A team of researchers headed by Keith S. Kaye, M.D., M.P.H., director of clinical research in the Michigan Medicine Division of Infectious Diseases, will test the performance of germ-zapping robots at Detroit hospitals.
This $2 million endeavor supported by the NIH’s Agency for Healthcare Research and Quality is the very first of its kind to study no-touch room disinfection.
Michigan researchers will analyze the ability of high intensity ultraviolet light delivered by Xenex Germ-Zapping Robots in order to protect patients from deadly superbugs, as Clostridium difficile, observed on surfaces.
Patients spread all across the country are vulnerable to hospital-acquired infections. They get these infections while staying at a medical facility. Considerable progress has been made in preventing a few types of infections, however they continue to be a major threat all over the world.
Kaye will collaborate with colleagues at Wayne State University and the Detroit Medical Center in order to conduct the study in two hospitals covering 16 total hospital units at the DMC.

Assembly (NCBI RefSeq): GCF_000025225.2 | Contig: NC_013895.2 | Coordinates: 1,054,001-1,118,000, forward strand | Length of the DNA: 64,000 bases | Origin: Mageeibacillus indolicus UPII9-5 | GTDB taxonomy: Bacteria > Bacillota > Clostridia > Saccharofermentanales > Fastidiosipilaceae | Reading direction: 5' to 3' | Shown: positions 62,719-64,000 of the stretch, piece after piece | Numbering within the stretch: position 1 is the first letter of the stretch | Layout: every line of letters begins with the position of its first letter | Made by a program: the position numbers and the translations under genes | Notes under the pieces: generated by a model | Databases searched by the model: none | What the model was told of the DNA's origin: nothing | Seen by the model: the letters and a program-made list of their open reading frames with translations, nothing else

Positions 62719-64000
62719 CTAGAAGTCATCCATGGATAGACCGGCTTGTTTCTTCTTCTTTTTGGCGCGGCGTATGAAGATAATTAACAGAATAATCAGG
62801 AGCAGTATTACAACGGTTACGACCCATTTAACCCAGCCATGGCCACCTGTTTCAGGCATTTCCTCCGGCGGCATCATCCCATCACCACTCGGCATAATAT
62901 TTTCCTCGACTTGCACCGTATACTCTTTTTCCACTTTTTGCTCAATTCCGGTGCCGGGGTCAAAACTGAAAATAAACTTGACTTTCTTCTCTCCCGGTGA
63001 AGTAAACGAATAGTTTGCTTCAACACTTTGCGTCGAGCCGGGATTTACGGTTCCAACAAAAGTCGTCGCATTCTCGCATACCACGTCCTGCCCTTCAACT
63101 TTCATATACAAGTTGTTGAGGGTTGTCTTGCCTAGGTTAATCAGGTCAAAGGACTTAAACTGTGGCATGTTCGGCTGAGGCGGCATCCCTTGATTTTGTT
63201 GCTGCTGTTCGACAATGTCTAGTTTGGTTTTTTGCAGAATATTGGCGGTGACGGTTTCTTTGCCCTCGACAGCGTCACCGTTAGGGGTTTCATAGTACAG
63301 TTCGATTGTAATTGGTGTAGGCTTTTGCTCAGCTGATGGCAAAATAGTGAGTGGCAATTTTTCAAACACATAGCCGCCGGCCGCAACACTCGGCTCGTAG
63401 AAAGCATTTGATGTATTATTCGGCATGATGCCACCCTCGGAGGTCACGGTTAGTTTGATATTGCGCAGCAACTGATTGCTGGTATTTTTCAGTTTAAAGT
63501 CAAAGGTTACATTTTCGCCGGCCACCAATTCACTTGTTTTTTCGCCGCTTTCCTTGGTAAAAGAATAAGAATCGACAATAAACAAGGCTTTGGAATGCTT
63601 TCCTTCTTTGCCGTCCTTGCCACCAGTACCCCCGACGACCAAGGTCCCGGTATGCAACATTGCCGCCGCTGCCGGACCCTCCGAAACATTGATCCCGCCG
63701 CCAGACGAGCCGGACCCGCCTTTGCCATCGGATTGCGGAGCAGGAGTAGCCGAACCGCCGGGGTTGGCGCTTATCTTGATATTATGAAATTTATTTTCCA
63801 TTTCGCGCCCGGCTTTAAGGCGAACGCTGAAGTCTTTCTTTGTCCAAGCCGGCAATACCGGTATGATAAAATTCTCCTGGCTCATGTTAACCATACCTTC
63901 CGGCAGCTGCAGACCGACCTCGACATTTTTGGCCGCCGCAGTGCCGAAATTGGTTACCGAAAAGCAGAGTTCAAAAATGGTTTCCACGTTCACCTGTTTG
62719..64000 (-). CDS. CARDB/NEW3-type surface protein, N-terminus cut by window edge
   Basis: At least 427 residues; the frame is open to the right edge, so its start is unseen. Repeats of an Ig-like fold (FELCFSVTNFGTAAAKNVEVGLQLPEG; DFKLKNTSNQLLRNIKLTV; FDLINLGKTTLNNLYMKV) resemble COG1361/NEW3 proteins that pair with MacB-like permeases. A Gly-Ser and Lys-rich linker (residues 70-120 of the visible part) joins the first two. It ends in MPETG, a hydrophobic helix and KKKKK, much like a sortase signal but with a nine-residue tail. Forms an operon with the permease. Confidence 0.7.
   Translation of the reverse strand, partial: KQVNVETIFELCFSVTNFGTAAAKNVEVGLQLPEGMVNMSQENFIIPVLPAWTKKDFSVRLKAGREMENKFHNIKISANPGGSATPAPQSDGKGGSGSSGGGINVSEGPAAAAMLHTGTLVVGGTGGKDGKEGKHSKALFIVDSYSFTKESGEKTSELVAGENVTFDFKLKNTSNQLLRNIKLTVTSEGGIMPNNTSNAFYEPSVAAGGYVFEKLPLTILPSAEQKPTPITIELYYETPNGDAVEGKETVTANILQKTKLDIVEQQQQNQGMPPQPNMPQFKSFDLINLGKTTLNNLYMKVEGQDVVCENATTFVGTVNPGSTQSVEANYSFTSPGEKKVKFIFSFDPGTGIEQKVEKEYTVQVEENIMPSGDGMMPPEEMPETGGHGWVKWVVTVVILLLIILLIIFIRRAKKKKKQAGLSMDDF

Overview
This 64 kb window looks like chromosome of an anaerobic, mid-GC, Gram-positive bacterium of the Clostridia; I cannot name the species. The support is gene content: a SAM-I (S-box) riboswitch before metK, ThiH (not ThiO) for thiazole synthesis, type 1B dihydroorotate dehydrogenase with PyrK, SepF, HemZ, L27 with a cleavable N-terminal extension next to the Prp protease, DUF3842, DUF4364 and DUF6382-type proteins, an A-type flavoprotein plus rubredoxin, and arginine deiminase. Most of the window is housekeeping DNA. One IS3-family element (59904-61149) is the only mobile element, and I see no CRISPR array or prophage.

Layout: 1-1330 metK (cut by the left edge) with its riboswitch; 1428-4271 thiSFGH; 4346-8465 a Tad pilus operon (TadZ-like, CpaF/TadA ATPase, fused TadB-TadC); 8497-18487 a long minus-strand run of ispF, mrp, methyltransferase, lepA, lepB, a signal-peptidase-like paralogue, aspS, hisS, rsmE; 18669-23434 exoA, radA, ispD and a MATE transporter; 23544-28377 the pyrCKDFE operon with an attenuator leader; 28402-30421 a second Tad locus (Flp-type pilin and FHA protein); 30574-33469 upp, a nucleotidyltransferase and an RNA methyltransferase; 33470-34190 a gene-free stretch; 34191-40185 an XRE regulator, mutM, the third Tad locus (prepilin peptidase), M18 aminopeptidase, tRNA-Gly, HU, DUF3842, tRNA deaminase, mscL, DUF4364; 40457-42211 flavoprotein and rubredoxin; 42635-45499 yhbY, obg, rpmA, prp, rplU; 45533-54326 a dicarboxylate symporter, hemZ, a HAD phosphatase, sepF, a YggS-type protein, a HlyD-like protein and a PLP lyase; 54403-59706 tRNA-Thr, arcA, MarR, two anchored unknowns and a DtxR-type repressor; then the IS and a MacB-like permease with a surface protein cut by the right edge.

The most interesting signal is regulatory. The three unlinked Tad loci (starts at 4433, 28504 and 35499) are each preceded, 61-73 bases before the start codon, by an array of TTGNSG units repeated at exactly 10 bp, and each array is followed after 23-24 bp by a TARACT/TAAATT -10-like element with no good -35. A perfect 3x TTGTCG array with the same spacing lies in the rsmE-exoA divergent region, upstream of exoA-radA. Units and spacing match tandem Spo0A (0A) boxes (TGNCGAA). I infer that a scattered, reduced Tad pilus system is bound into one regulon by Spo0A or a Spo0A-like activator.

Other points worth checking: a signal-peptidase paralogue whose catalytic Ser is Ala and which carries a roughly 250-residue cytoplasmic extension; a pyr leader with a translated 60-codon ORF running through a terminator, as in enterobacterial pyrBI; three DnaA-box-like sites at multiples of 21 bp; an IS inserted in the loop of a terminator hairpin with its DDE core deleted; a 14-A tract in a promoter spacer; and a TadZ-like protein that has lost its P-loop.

A report will be presented by researchers at the end of two years highlighting rates of hospital-acquired infections in units where pulsed xenon UV light (PX-UV) was added to cleaning schedules compared to units where a sham UV disinfection system was added to conventional cleaning.
The researchers will measure if cleaning plus PX-UV decreased the number of infections from drug-resistant organisms that cause C.diff, Klebsiella pneumonia, vancomycinresistant enterococci (VRE), Escherichiae coli producing extended-spectrum betalactamases (ESBLs), Acinetobacter baumannii and methicillin-resistant Staphylococcus aureus (MRSA).
Hospital cleanliness has been recognized as an extremely significant process that will help to prevent hospital-acquired infections. This cleaning process deals with extensive cleaning and disinfection after a patient is discharged and before the admission of the next patient in the same room.
PX-UV lamps in the robot generate a flash of germicidal light in millisecond pulses, resulting in damaging of the cell structure and putting a stop to the DNA repair mechanisms for most pathogens.
The study’s unique design, which is double-blinded and sham-controlled, makes it the first research work examining the clinical impact of adding PX-UV to cleaning routines in hospitals.
Kaye is a professor of internal medicine at the University of Michigan. Prior to joining the faculty at Michigan Medicine, he worked as a professor in the Division of Infectious Diseases and Department of Medicine at Wayne State University and DMC.